Mom's Camera Case 

At Wal-mart I bought some heat-transfer velcro and attached it to the case and underside of the strip:

Mom's Camera Case 

I am very bad at sewing, so the iron-on velcro was a god-send. All I did was steam the velcro from the underside of the fabric and let it dry overnight. Unfortunately, I broke Vinh's iron at this point. The little heat setting knob decided to go funky on me and break, spilling water everywhere. But all is good! I used my mom's old iron to finish everything up. Voila! It fits perfectly.

 Mom's Camera Case 

And for FYI, the iron-on velcro works perfectly. I was a bit concerned that the velcro would come off, but after repeated testings it has worked well. As for my second try in felting:

 felted camera cozy 

A nice camera case for my small Canon SD600! I let it dry around a small cooking wine bottle that I found in the kitchen. Snuging it on tightly. It fit *just* right. Any smaller and I would have had to use the bag as a notions holder.

 Felted Camera Cozy 

I lined the case with the same blue gingham fabric. I also cut a hole in the top flap for the button and another hole up at the top for the camera's cord to slide through. This way I can thread the camera cord through the hole and let the camera (and case) dangle from my wrist for easy portability.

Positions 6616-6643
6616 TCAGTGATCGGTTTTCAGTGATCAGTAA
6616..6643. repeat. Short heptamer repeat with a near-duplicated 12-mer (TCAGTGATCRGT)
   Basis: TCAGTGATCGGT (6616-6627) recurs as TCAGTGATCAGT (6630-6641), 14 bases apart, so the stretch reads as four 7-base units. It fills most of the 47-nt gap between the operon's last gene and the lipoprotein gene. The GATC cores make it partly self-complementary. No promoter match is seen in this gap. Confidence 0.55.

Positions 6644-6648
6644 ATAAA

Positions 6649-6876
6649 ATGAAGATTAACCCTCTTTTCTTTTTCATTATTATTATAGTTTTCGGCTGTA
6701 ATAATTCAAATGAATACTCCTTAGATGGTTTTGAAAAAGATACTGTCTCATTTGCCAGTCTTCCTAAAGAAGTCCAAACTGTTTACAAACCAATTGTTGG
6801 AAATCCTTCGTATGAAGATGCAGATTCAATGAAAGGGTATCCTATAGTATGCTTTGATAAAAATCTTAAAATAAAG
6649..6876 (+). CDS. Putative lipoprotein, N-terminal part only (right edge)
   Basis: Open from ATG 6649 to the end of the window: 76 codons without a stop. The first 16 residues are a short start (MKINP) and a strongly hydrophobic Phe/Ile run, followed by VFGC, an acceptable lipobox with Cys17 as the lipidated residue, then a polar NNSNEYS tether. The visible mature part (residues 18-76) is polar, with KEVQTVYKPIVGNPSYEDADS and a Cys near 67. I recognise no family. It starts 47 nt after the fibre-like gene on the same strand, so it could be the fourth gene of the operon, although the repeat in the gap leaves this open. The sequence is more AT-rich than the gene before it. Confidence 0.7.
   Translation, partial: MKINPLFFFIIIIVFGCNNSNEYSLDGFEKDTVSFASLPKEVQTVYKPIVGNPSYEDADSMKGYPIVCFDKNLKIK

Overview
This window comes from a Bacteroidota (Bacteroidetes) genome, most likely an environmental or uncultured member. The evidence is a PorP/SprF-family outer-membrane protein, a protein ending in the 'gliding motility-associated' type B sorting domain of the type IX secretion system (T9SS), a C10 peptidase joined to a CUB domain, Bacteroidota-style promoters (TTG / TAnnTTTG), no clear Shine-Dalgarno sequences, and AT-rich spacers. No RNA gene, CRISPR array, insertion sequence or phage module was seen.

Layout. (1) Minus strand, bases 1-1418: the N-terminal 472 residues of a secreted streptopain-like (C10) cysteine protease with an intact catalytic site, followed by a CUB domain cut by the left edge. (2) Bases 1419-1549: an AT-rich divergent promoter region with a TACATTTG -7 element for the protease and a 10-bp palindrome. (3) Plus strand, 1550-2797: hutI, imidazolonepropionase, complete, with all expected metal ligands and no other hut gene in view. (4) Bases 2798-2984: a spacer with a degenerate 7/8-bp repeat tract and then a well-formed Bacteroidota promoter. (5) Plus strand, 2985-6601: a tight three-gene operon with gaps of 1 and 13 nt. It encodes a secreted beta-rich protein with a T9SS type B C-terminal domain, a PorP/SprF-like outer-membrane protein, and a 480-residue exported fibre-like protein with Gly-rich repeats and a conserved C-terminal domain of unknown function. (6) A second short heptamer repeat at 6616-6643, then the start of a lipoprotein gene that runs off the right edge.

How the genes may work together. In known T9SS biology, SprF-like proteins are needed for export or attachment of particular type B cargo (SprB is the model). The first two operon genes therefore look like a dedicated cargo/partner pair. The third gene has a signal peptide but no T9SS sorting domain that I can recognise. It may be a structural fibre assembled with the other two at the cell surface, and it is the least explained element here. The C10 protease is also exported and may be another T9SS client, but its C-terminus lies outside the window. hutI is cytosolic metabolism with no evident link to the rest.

Felted Camera Cozy 

I found the cherry button in the bottom of my notions bag. It was a surprise since I had thought that I had packed away all my cherry buttons in a small bag up at the apartment. It pays to be disoganized sometimes. For my mom's case I forgot to add a case flap, so I had to sew on a seperate one (the long thin strip I had knitted). On the second time around, I remembered to pick up some stitches along the top and knit downwards for an attached flap. I knit a little more than halfway down the case, and when it felted it was just the right length. The flap was knit using stockinette with two stitches of garter on each side for durability. In the photo you can see the applied I-cord bind off.

 Camera Cozy

You can see the side seams here. I decided not to knit in the round since I didn't know exactly how much it would shrink and (most importantly) I didn't have any size US10 DPNs.

 Camera Cozy

For both bags I did an applied i-cord border for the top and the bottom of the case flaps. This makes a sturdier bag lip. The bags weren't finished until after Christmas due to the time it took to dry the felted peices. The US10 was very thick and I wish I had used it to knit the second bag, but instead I used US11's which resulted in a looser fabric. In fact, my mom's case was so sturdy that it retained a lot of water and dried out very slowly. At one point I thought it was dry, stuck in the camera and woke up the next morning to find an even cover of dew over her camera! I quickly whipped it out and *shew* the camera was fine. But it was scary! So I let it air out for another day or so.